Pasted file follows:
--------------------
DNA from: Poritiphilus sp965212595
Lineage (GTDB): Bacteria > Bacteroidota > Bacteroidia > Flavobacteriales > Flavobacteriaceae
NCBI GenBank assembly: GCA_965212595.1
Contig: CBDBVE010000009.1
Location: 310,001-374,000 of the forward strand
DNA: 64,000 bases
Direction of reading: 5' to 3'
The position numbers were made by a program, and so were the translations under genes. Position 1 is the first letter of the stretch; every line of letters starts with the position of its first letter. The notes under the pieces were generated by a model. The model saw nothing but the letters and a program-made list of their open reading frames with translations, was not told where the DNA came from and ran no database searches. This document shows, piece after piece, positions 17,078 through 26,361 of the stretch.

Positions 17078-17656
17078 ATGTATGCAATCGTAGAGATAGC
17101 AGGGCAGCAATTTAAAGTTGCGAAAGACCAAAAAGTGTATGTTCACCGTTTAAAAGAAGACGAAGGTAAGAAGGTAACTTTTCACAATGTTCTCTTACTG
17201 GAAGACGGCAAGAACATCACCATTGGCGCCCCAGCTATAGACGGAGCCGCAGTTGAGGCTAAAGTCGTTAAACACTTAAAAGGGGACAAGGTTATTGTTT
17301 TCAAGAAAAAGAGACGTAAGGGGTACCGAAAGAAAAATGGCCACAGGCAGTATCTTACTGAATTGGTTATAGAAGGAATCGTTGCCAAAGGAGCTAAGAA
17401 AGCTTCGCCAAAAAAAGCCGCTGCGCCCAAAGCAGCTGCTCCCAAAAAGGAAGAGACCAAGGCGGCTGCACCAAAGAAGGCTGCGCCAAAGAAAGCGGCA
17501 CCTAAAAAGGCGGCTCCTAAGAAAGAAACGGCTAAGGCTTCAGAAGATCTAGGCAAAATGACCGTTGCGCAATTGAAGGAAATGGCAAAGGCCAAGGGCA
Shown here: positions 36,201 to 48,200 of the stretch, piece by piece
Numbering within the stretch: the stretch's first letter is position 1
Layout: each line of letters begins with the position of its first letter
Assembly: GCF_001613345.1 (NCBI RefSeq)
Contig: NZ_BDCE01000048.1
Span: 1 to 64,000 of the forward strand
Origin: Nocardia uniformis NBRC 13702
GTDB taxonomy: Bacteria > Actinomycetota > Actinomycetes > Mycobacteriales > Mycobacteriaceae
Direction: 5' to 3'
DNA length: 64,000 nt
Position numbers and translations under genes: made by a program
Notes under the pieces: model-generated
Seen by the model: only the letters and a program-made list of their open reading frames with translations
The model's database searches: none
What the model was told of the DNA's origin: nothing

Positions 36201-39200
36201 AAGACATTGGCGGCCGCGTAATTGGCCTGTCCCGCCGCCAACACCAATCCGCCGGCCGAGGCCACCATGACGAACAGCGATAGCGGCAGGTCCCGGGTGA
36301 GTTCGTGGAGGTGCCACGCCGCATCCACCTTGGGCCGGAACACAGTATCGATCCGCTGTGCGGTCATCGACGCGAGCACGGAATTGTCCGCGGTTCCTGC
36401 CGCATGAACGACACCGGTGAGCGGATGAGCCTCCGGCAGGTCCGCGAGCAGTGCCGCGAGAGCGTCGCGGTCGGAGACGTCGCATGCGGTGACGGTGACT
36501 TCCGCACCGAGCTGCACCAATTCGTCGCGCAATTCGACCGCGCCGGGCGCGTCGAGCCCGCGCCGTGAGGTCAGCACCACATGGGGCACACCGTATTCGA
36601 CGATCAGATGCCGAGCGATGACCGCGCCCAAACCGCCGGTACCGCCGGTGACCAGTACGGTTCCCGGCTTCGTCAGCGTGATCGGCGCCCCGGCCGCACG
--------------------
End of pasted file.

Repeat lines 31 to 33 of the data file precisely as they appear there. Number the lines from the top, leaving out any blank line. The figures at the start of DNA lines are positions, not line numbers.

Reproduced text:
Positions 36201-39200
36201 AAGACATTGGCGGCCGCGTAATTGGCCTGTCCCGCCGCCAACACCAATCCGCCGGCCGAGGCCACCATGACGAACAGCGATAGCGGCAGGTCCCGGGTGA
36301 GTTCGTGGAGGTGCCACGCCGCATCCACCTTGGGCCGGAACACAGTATCGATCCGCTGTGCGGTCATCGACGCGAGCACGGAATTGTCCGCGGTTCCTGC